Connect the Dots

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The single best piece of advice I can give to you as a game master: Connect the Dots

From the player’s actions to the story line, Connect the Dots

  • When they make a decision, how that will connect to the larger story?
  • When they turn left, how will that affect the overall picture?
  • When they choose their class of study, where will that come into play in your story?

You determine the story, they determine the character. You tell the story together. My games are not only for fun, but for development. I have a whole list of articles on developing yourself through D&D.

I play my 5th edition tabletop roleplaying game as a dice-influenced story led game. I tell a story and the players act upon that world of adventure. Sometimes we roll dice to express chance and risk. Then I connect the dots of their actions to the overall storyline.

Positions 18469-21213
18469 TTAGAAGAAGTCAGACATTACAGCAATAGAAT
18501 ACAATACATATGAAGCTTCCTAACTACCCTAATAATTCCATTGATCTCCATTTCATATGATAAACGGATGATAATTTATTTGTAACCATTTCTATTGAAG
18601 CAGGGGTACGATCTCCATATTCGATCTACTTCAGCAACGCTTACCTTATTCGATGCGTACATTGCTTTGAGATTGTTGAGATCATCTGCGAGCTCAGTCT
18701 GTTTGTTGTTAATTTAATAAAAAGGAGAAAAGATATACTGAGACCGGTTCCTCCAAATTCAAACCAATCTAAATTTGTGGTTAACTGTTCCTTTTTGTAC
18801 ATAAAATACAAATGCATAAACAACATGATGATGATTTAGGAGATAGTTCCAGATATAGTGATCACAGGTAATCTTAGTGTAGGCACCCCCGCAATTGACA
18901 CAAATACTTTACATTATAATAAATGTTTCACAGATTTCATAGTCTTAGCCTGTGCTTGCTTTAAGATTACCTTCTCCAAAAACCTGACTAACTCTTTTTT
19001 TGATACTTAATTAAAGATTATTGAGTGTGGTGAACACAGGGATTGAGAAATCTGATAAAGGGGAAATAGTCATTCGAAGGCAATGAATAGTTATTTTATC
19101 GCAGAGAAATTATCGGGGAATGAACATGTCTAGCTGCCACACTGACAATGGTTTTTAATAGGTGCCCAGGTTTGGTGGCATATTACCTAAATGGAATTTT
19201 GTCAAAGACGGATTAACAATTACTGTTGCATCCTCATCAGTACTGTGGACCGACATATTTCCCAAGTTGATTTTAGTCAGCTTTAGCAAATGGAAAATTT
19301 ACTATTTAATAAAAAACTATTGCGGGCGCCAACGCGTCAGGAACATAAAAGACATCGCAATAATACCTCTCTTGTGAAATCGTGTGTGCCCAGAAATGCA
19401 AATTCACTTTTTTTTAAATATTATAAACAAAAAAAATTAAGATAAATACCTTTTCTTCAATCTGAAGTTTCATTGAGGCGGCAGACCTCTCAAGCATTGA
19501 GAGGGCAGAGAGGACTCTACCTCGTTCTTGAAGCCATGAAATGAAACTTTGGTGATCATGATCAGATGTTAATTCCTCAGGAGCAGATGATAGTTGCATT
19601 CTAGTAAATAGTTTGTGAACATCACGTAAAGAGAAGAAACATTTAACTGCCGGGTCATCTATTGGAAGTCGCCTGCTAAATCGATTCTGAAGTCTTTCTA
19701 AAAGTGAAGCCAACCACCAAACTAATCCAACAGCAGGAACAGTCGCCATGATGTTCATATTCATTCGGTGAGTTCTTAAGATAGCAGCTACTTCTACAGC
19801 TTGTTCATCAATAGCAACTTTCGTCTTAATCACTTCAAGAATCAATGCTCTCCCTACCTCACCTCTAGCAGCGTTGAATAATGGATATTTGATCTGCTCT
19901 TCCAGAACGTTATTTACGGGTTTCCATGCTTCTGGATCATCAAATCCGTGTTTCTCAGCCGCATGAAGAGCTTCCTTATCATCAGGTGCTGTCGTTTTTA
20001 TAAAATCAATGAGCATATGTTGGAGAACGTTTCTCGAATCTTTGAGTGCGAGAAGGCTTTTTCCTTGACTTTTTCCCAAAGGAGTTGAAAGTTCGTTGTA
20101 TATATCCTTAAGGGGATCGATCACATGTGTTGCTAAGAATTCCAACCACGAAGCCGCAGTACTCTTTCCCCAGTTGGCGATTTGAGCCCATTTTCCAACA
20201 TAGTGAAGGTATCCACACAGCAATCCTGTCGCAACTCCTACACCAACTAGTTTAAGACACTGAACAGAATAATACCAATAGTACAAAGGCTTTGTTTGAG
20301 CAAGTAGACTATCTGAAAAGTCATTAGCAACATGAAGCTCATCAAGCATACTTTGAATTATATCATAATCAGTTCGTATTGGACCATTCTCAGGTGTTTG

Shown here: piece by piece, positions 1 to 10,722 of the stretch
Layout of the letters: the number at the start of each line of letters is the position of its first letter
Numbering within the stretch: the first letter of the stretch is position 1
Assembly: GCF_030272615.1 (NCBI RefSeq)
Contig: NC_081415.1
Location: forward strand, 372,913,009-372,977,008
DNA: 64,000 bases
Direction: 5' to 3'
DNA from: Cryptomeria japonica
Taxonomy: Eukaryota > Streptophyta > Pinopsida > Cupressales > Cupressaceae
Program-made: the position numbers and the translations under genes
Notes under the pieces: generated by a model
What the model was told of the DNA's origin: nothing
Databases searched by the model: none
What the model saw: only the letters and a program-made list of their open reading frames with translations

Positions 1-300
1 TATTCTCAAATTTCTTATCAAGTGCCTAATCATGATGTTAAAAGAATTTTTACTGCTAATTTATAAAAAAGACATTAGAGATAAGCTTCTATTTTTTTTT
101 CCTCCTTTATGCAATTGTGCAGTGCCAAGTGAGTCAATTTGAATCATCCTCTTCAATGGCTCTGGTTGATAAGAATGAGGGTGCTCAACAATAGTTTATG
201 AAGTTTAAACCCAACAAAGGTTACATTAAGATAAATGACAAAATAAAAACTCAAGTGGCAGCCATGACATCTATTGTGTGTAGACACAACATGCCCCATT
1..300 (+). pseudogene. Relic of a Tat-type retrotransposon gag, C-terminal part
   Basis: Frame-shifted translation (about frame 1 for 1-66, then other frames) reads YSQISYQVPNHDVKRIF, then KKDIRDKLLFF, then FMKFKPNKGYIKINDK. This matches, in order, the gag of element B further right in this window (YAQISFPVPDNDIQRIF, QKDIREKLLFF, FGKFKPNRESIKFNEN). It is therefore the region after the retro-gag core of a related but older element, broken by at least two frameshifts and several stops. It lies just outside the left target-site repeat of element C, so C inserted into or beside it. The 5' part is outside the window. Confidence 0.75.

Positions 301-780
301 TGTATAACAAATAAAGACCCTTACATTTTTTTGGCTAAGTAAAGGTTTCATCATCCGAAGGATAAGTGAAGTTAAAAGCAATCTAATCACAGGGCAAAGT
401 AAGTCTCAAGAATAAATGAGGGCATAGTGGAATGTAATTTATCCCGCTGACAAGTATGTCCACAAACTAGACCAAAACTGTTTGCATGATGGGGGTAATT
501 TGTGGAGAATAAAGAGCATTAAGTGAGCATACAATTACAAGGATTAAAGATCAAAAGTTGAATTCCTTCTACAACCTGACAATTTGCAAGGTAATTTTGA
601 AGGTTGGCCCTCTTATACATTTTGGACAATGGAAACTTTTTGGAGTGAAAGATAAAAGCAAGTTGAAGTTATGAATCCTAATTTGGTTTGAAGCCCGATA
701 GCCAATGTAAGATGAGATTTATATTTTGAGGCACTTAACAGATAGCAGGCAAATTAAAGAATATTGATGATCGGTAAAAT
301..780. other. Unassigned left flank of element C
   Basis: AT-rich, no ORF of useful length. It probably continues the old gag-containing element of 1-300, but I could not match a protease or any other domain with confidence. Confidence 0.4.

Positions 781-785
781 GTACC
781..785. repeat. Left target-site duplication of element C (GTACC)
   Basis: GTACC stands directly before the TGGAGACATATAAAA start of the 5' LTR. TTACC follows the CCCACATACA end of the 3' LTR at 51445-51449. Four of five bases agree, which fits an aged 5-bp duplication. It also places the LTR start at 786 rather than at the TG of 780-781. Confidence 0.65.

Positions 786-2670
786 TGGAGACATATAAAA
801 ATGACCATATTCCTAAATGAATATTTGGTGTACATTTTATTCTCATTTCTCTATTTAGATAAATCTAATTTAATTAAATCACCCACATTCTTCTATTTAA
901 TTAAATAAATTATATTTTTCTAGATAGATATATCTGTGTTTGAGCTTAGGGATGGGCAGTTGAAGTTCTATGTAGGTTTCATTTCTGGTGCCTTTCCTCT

We waste nothing.

In the land of Bereaton, the town gathers for a funeral. Each of the players are present in one way or another. The deceased, the town sheriff, lies in the casket ready to be lowered into the ground. In the most somber way, gentle gray clouds break a small drizzle of rain over the congregation.

Who are you and what are you doing? What questions do you have about this scene? This is where the players speak up, interact and ask great questions about the scene. Eventually, they make a decision that affects the storyline.

It’s that simple. I waste nothing. I find connections between everything. I read that this kind of thinking is called “synthesis”. Each of the pieces of the puzzle fit together in a meaningful way. It’s “all things working together for good” mentality. And, as the table master, the narrator, the storyteller, it’s my job to get busy connecting those dots and express them in a meaningful way.

Whether you play D&D, or any RPG, or not, I bet you that this kind of thinking will help you in your “real” life on any given day. What is the overall storyline of your life? What are your day to day actions? How dot those actions connect with the bigger picture or “our story?” Once you begin to think this way, in synthesizing your actions into our story, then you begin to … well, you become a sojourner in this world and change it for the better.

As always, sojourner, may your story continue

Crafting leaders and artists through tabletop role playing games

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